Child sexual exploitation (CSE) is a form of sexual abuse where children and young people receive gifts, money or emotional affection in return for performing sexual acts on others, or having sexual acts performed on themselves (Alderson, 2016). Although CSE can occur at any age, young people aged 13 to 17 are most at risk (Jago et al., 2010). CSE can also occur online.
Their sexual abuse may involve:
- Direct physical contact with a perpetrator, and/or other individuals
- Indirect contact, such as through technology (the internet or mobile telephone).
In all cases, this is sexual abuse, with a power imbalance which is in favour of the perpetrator. This imbalance could be due to one or several factors, including gender, cognitive ability, physical strength, status, economic resources, age, maturity, emotional development, mental health, or another factor that places the victim at a disadvantage.
Many CSE victims have been blamed for their own abuse, or incorrectly perceived to have consented to sex, even when they were under the age of consent (Bedford, 2015; Jay, 2014). This is problematic, because when victims are stigmatised or blamed, this can lead to self-blame. In the psychological literature, self-blame is consistently linked with a range of psychological and emotional difficulties (Easton, 2014; Ullman & Filipas, 2005; Yancey & Hansen, 2010). Therefore, at CCATS we work collaboratively and respectfully with people who may be affected by CSE. We encourage professionals and carers to reflect on their interactions with victims, including the language they use to describe CSE, so as not to infer blame.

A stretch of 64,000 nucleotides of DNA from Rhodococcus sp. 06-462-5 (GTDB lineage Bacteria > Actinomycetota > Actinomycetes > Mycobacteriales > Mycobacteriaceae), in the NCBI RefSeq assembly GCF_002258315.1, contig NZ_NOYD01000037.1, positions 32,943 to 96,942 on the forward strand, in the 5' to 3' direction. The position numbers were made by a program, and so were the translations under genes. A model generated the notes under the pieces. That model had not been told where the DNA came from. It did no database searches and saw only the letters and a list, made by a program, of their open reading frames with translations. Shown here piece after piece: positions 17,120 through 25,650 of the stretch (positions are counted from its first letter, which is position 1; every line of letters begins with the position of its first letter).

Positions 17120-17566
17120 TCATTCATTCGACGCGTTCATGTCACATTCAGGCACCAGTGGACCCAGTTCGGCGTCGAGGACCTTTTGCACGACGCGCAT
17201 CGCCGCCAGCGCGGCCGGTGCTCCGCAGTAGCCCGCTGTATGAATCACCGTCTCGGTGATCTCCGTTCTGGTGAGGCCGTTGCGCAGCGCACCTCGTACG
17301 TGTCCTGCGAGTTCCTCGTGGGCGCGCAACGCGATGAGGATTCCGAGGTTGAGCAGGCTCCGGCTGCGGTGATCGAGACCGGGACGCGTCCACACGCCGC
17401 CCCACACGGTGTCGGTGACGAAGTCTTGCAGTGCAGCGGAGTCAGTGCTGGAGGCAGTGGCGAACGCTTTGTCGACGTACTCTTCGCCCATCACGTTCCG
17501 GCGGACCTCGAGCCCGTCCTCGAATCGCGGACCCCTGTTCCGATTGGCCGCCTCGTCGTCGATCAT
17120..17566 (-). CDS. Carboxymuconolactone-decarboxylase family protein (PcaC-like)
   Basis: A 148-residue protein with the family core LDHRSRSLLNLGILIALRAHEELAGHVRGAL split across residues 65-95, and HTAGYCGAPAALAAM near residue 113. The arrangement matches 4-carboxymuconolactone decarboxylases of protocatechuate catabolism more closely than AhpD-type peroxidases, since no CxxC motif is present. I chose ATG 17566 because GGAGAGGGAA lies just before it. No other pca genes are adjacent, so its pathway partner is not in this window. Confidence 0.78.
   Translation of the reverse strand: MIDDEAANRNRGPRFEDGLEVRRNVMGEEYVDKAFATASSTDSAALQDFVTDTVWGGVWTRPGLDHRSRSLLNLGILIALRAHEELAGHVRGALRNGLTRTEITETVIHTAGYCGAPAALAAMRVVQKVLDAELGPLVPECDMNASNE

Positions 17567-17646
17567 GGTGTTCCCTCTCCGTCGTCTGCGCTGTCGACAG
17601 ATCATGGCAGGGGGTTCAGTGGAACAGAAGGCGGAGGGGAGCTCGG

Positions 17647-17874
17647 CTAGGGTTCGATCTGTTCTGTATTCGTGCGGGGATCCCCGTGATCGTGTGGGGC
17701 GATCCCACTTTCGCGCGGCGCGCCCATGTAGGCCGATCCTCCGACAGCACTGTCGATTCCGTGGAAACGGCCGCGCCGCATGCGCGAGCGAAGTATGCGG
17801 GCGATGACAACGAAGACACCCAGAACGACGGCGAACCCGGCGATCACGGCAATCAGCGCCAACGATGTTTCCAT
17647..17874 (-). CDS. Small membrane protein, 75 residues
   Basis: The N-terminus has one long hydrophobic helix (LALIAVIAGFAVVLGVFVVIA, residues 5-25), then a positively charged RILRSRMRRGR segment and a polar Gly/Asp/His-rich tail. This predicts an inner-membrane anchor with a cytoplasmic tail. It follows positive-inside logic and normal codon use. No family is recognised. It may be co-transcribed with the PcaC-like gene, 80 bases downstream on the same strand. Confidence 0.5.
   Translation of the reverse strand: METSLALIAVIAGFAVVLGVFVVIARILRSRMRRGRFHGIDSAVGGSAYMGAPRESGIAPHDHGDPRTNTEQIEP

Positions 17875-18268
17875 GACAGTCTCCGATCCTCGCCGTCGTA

At CCATS we provide assessment and intervention for children, adolescents and adults who have experienced, or are deemed vulnerable to CSE. Professionals are generally keen to understand what makes some individuals vulnerable, in order to identify and safeguard those who are ‘at risk’. Currently, there are a multitude of CSE ‘risk assessment tools’ that are used throughout different regions of the UK.
However, there are several problems or limitations with these risk assessment tools. The research on vulnerability factors is under-developed and therefore the evidence base underpinning these risk assessment tools is not adequate. Additionally, many tools do not consider protective factors that might reduce the likelihood of CSE taking place. In each risk assessment tool, a raw score is generally calculated, from which a risk category is derived (e.g. low, medium or high). An over-reliance on risk categories is problematic, as this fails to identify why certain factors may increase vulnerability, which of the factors are critical, the imminence of victimisation risk and the conditions under which an individual’s vulnerability is raised. In other words, these tools fail to incorporate a formulation and contextual understanding of risk (Alderson, 2016). At CCATS, our assessments are individualised, collaborative, and with a detailed formulation of the client’s strengths and vulnerabilities. We also provide therapeutic intervention for clients who have experienced CSE and other forms of abuse and adversity.
At CCATS we are currently working to develop the literature base for CSE, through undertaking various research projects in this area. Our goal is to undertake research which has a direct impact on policy and practice with those affected by CSE. In 2018, one of the staff at CCATS was invited to present the findings of their PhD to the Home Office. There are currently a number of research projects underway in the area of CSE, and which will be submitted for publication.